The Pope’s New Encyclical- I Agree with Fr. Sirico’s Critique 100% as well as Dr. Boulet’s Comment Below

by Steve Ray on June 19, 2015

The Pope’s Green Theology

By Fr. Robert Sirico, June 18, 2015 6:54 p.m. ET

Let’s cut to the chase: Much of what is in Pope Francis’ encyclical on environmental stewardship, Laudato Si’, poses a major challenge for free-market advocates, those of us who believe that capitalism is a powerful force for caring for the earth and lifting people out of poverty. But one of the most welcome lines is a call for honest, respectful discussion.

Francis warns against both extremes: on one end, “those who doggedly uphold the myth of progress and tell us that ecological problems will solve themselves simply with the application of new technology and without any need for ethical considerations or deep change.” And on the other end those who view men and women “as no more than a threat, jeopardizing the global ecosystem, and consequently the presence of human beings on the planet should be reduced.”
He continues: “On many concrete questions, the Church has no reason to offer a definitive opinion; she knows that honest debate must be encouraged among experts, while respecting divergent views.” That Francis would lend the full moral force of his office to call for an honest debate is a great step for the planet. This has not characterized the past few decades of discussion.

The document is not a political manifesto, though it will have political implications when Pope Francis visits the U.S. in September. It is not a scientific manifesto, though it references various scientific reports and conclusions. Nor does it turn the Magisterium of the Catholic Church over to Greenpeace. Those on the left will undoubtedly celebrate some of its policy recommendations. Yet it includes several more authoritative teachings with which they will not be so happy, and which they will attempt to ignore or dismiss, such as the contention that “concern for the protection of nature is also incompatible with the justification of abortion.”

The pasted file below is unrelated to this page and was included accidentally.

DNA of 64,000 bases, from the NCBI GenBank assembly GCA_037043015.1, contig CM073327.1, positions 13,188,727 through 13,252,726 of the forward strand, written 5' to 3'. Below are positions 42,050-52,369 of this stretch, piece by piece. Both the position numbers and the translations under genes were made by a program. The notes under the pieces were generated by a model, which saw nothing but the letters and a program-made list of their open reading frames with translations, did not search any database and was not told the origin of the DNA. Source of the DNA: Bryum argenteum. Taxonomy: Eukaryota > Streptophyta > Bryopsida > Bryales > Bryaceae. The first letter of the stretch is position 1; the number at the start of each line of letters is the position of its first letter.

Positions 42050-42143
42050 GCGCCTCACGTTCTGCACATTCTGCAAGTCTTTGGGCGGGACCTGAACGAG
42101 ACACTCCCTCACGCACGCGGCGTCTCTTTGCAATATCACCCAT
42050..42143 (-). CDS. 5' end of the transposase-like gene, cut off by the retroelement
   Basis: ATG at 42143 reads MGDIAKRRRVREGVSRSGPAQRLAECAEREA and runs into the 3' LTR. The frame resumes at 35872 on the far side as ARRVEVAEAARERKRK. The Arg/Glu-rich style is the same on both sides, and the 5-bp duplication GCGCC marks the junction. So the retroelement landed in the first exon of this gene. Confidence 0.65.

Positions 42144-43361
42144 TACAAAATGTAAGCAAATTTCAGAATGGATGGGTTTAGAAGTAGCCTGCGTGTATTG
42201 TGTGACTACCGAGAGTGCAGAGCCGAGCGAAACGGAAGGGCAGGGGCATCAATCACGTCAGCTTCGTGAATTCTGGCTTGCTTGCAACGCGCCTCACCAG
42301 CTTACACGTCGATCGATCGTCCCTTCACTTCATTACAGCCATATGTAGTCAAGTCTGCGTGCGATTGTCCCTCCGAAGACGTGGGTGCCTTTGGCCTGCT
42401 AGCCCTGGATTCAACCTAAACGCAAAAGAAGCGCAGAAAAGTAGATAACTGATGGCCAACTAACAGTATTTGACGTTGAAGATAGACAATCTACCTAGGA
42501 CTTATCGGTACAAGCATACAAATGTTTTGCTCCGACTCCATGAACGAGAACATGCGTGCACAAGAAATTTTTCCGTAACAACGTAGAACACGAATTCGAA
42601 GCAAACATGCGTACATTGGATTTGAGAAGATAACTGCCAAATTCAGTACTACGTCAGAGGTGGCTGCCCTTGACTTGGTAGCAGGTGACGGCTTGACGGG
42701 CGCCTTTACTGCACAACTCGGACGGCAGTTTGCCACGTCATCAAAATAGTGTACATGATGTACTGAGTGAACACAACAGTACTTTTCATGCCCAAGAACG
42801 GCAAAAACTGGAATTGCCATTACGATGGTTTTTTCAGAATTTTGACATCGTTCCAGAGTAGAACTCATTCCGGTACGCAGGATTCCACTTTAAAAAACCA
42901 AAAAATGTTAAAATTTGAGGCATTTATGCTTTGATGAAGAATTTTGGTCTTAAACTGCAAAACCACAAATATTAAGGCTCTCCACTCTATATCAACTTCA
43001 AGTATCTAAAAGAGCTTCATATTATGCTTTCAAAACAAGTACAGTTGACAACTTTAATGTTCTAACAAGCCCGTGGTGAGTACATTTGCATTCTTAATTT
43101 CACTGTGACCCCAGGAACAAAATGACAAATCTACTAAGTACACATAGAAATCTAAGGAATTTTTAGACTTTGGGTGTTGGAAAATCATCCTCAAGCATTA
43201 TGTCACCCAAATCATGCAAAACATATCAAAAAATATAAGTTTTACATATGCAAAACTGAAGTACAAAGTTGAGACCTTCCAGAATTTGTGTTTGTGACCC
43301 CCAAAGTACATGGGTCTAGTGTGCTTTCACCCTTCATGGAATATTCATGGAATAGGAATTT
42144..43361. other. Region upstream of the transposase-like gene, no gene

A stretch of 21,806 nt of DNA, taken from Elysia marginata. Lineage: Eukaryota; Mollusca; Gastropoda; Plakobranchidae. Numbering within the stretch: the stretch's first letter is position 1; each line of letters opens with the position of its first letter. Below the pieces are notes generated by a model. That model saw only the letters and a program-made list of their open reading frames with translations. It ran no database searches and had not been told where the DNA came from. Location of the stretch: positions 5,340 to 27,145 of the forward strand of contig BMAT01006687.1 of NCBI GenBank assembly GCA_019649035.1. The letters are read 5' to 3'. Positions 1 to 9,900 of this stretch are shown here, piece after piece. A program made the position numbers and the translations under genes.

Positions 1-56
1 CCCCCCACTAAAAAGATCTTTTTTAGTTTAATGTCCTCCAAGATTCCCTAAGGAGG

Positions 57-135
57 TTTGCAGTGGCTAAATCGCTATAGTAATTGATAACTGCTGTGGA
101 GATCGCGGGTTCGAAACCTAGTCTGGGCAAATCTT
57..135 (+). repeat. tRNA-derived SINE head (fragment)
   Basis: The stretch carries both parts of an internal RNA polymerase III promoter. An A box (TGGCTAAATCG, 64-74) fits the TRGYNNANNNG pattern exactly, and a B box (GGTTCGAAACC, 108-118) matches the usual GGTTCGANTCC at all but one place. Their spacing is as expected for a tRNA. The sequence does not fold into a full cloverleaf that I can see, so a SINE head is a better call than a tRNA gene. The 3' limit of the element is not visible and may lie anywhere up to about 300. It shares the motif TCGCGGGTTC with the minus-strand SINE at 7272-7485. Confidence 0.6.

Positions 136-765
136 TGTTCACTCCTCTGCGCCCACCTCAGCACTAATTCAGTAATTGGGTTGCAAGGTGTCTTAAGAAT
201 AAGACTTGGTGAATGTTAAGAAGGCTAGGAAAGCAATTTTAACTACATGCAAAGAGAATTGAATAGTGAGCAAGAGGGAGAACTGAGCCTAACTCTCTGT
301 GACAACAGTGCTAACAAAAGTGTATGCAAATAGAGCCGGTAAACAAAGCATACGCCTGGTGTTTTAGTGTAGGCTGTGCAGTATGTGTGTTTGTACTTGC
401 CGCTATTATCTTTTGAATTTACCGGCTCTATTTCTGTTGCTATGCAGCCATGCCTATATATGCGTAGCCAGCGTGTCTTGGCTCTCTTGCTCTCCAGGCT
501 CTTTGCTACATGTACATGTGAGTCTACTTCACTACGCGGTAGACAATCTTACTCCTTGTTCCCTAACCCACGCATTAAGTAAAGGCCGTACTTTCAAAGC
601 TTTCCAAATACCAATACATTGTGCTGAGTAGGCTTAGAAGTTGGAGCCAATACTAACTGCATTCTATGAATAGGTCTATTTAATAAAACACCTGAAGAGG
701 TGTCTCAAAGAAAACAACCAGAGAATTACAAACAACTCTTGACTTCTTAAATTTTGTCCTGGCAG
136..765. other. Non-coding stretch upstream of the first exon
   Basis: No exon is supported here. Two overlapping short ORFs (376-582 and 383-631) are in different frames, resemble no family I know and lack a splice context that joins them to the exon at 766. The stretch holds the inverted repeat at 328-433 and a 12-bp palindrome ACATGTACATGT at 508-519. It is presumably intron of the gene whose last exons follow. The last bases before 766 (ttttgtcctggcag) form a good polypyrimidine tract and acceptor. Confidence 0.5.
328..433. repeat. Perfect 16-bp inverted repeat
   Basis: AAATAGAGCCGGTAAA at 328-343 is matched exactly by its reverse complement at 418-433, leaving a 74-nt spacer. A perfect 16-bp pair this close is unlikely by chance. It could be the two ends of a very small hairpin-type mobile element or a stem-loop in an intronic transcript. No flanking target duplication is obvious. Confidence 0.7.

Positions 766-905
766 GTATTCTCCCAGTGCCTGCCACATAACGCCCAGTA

The document is a theological statement that places environmental concerns within the context of Christian life. Concern for our common home is a just concern for all people of good will, and the longing for clean air, better use of resources, and an end to waste and pollution are worthy goals. In articulating these, the encyclical clearly makes an important contribution.

But much of the discussion in this encyclical and many of its underlying assumptions are imprudent. There is a decided bias against free markets, and suggestions that poverty is the result of a globalized economy, as this citation exemplifies: “The alliance between the economy and technology ends up sidelining anything unrelated to its immediate interests.”

Yet capitalism has spurred the greatest reduction in global poverty in world history: The number of people living on $1.25 a day fell to 375 million in 2013 from 811 million in 1991, according to the International Labor Office. This is only one statistic among reams of evidence that vindicate capitalism. An honest debate among experts will lay this canard to rest.